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Benefits of Quitting Drinking
While many of the benefits of quitting drinking were highlighted above, there are others to consider as well. One benefit that many people notice is that their skin looks healthier and renewed. This is primarily due to the fact that alcohol can be dehydrating. Another perk is that many people notice their physical fitness improve once they give up alcohol. This is because alcohol, especially beer, is filled with a lot of empty calories that have no nutritional benefits. Sobriety also leads to better sleep. Many people who were previously struggling with insomnia see that they can sleep through the night when they cut out alcohol.
Many people are also surprised by how much money they save by adopting an alcohol-free lifestyle. These extra funds can be put towards retirement, travel, or other investments. Sobriety also has other psychological and social benefits. Many sober people report a boost in self-esteem and self-confidence, and improved mental clarity. Sobriety also improves your problem-solving and critical thinking skills as your brain heals from the damage brought on by drinking.
Challenges of Maintaining Long-term Sobriety
After one year sober, it typically becomes easier to maintain long-term sobriety. That said, it’s still common to experience challenges and setbacks over time. It’s important to remember that a setback doesn’t erase your progress. You can still achieve long-term sobriety without a 100% success rate. Below, we highlight three of the most common long-term sobriety challenges:
- Becoming disconnected from your goal. Some people decide to explore moderation after a year of sobriety. While there’s nothing wrong with changing your goals, some people find that moderation is not achievable for them, and this can lead back to unhealthy drinking habits. If you’re looking to revisit your goal, we recommend doing so with the guidance of a Care Team.
- Losing touch with your sobriety toolkit. It can be challenging to maintain your sobriety without a support network. Some people stop attending support groups or therapy because of financial constraints, or other barriers. Finding accessible ways to stay engaged can help prevent setbacks, such as free therapist-moderated alcohol support groups.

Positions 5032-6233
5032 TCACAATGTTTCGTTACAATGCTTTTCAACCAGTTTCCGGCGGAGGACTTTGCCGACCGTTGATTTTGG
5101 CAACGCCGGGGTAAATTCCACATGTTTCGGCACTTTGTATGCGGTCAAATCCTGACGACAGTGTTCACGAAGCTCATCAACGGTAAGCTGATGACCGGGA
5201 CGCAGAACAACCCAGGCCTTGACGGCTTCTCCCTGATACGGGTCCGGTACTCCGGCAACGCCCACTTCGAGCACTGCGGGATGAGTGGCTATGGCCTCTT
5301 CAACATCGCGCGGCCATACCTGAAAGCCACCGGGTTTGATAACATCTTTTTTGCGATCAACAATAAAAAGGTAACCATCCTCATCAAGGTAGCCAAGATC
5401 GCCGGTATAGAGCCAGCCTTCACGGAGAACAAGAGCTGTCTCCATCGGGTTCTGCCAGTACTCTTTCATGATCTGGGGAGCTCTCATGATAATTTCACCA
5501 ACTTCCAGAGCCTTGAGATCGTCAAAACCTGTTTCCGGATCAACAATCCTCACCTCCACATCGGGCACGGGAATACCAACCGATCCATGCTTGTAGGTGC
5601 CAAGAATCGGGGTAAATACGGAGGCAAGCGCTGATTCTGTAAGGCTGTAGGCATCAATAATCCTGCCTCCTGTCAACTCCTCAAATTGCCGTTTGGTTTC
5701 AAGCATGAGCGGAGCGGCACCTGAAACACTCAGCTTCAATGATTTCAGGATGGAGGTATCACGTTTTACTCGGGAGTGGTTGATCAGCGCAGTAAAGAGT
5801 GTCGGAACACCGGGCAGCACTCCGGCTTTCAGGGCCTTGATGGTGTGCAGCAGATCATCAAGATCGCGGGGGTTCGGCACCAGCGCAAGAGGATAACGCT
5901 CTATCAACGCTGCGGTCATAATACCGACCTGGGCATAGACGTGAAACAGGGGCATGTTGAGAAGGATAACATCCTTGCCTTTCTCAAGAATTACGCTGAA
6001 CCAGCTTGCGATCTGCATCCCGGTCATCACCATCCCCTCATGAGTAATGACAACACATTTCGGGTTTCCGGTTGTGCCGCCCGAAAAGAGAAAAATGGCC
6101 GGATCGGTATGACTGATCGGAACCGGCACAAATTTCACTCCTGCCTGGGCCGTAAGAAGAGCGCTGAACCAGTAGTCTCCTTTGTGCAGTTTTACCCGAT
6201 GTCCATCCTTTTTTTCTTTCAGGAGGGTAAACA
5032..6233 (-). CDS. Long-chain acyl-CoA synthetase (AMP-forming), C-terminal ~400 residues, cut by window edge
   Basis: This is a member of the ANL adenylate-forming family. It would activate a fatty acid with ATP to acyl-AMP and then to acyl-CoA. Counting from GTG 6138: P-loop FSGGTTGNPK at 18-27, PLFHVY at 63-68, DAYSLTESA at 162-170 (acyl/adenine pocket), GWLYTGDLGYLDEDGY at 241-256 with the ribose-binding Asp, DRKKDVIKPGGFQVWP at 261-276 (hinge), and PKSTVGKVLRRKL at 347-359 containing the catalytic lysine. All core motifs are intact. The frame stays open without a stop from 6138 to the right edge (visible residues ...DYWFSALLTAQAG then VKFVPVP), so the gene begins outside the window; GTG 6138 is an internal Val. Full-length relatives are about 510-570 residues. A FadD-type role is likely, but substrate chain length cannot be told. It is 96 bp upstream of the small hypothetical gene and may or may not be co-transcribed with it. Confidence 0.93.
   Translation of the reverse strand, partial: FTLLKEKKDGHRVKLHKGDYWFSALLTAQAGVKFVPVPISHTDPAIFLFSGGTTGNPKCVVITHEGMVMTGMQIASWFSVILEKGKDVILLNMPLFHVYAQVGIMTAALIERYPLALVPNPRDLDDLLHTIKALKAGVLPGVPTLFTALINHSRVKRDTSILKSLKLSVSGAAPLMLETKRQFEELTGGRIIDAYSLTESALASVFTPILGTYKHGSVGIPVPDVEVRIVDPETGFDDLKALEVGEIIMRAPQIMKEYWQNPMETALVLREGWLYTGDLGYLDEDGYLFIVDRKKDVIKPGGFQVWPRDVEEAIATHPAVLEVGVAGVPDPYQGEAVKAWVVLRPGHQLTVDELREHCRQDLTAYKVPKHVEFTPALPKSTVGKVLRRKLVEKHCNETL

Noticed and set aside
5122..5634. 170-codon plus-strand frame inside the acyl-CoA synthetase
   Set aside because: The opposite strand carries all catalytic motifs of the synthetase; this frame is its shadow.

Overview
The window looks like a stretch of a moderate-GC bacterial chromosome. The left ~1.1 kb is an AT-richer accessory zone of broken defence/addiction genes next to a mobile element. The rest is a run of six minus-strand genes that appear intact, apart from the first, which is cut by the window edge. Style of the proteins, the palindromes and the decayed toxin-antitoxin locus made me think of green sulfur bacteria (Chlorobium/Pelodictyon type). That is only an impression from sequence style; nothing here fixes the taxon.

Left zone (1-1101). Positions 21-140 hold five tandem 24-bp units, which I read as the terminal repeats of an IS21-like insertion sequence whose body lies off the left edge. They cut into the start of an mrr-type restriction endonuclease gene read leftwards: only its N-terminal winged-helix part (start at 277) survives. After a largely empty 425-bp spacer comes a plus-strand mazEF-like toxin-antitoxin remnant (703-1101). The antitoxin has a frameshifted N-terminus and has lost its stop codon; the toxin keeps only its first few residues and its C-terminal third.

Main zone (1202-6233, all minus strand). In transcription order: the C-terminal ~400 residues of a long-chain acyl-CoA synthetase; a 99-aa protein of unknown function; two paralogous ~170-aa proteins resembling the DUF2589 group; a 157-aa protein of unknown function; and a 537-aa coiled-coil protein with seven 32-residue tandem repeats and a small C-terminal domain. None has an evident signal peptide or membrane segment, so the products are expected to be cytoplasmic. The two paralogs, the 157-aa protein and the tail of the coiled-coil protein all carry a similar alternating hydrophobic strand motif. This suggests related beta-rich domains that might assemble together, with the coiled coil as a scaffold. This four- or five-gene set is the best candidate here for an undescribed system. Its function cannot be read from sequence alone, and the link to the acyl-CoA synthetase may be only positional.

- Encountering other life challenges. Life is unpredictable, and navigating major life events and difficulties, such as grief, can challenge even long-term sobriety. That’s why it’s important to continue practicing self-care and have tools ready to help cope with unexpected triggers in a healthy way.
How to Celebrate One Year of Sobriety
Celebrating your sobriety is a crucial (and fun!) part of nurturing it, and milestones can be especially motivating. There are many different ways to celebrate one year of sobriety. Often, people choose to celebrate with a quiet day of reflection where they can think about their lessons and experiences over the past year. If you keep a journal, you might want to devote some time to reading it and seeing how far you’ve come. Some other people choose to make their anniversary a day of service to the community. For example, you might decide to volunteer at a local soup kitchen or food pantry.
Another great way to celebrate your anniversary is by planning a special day with friends, family members, and others in your support network. These people play an integral role in getting you to where you are, and celebrating with them can be very special. You can host an alcohol-free cocktail tasting, take a special trip, or go out to dinner together. Sobriety gives you the freedom to create your own unique celebratory rituals and traditions.
No matter what you decide, one year of sobriety is something to be incredibly proud of. Plus, you don’t have to wait for one year to commemorate. You can choose to celebrate your sobriety everyday.
Whether you are just beginning your sobriety journey, or are on your way to achieving one year of sobriety, working to create a healthier relationship with alcohol is an amazing act of self-care. One of the best steps you can take is to create a support team to help get through the lows and celebrate the highs with. At Monument, we connect you with a Care Team who can create a personalized treatment plan for you and your goals and needs. We’re here for you.
- Psychology Today. “How Often Do Long-Term Sober Alcoholics and Addicts Relapse, https://www.psychologytoday.com/us/blog/craving/201402/how-often-do-long-term-sober-alcoholics-and-addicts-relapse.” Accessed Jun, 20. 2022.
- Alcohol Research. “Alcohol’s Effects on the Cardiovascular System, https://www.ncbi.nlm.nih.gov/pmc/articles/PMC5513687/.” Accessed Jun, 20. 2022.
- Alcohol Health Res World. “Recovery of Cognitive Functioning in Alcoholics, https://www.ncbi.nlm.nih.gov/pmc/articles/PMC6875729/.” Accessed Jun, 20. 2022.